Tristine Rainer, ‘The New Diary’ 1976.

‘Flow, spontaneity and intuition are the key words. You don’t have to plan what you are going to do. You discover what you have done once you have set it down.’ Tristine Rainer.

Keep it all in one place

‘When the dreams like next to the fantasies, and political thoughts next to personal complaints, they all seem to learn from each other.’

This works for blogging:

Write Spontaneously

Write quickly so that you don’t know what will come next. How the unexpected can happen. Surprise yourself.

Write Honestly

Be open about what you really feel. Few diaries actually lie to themselves in a dairy, but many out of shyness with themselves avoid writing about the most intimate aspects of a situation.

Write Deeply

Anais Nin, disappointed with her childhood diaries, developed the practice of sitting quietly for a few minutes before beginning to write. She would close her eyes and allow the most important incident or feeling of the day or of the period of time since she last wrote to surface in her mind. That incident or feeling became her first sentence.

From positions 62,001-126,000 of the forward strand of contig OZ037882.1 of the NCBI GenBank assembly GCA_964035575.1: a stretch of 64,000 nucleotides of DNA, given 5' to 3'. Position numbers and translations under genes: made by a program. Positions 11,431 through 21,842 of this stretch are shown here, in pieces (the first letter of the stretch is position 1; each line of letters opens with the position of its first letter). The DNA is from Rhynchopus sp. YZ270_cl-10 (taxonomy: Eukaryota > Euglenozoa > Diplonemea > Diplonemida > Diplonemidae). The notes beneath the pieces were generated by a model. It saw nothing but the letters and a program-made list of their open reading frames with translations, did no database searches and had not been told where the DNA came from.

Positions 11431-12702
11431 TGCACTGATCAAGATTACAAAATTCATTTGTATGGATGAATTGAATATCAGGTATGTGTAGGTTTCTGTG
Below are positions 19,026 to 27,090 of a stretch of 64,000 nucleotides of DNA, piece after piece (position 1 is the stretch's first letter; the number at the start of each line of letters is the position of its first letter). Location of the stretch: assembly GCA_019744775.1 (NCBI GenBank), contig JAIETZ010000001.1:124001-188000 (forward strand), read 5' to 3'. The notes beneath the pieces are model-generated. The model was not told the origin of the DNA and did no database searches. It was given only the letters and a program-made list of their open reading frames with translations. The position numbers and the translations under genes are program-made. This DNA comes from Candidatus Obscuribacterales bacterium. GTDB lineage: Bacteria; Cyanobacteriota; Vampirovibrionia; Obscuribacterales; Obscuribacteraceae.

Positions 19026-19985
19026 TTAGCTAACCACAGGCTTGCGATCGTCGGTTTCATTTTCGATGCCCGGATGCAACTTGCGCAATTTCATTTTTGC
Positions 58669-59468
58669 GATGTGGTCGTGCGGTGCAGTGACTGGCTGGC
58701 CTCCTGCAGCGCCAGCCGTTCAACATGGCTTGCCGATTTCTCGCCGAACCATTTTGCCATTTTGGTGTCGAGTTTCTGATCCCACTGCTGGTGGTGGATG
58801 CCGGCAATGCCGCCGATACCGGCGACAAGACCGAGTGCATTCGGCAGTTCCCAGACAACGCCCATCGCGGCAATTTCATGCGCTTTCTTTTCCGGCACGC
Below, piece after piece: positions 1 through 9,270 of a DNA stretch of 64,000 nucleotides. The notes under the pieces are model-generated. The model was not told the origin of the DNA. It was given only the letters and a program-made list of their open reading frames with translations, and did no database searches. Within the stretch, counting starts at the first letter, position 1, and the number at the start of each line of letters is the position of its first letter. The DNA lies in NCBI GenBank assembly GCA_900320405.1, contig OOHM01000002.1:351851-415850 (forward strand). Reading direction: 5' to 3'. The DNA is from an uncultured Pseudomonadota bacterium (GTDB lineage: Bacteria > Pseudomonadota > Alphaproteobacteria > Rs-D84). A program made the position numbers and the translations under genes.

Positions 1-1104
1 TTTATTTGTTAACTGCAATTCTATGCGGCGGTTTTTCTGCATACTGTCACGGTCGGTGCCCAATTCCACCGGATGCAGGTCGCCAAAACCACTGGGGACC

Write Correctly

Expressive language is not a science. There are no rules. You are writing for yourself, so self-expression is the key. Test the range of your natural voice – it will develop. Errors are part of the form of the diary, as they are part of life.

Choose your audience

Your best audience is your future self. In ten years time you won’t remember the situation unless you capture all its sensual vitality now.

Value contradictions

In time they will develop towards a larger truth; leave them in.

‘Some diarists find when they go several weeks without writing they begin to feel off balance and take it as a signal that they are avoiding the inner self.’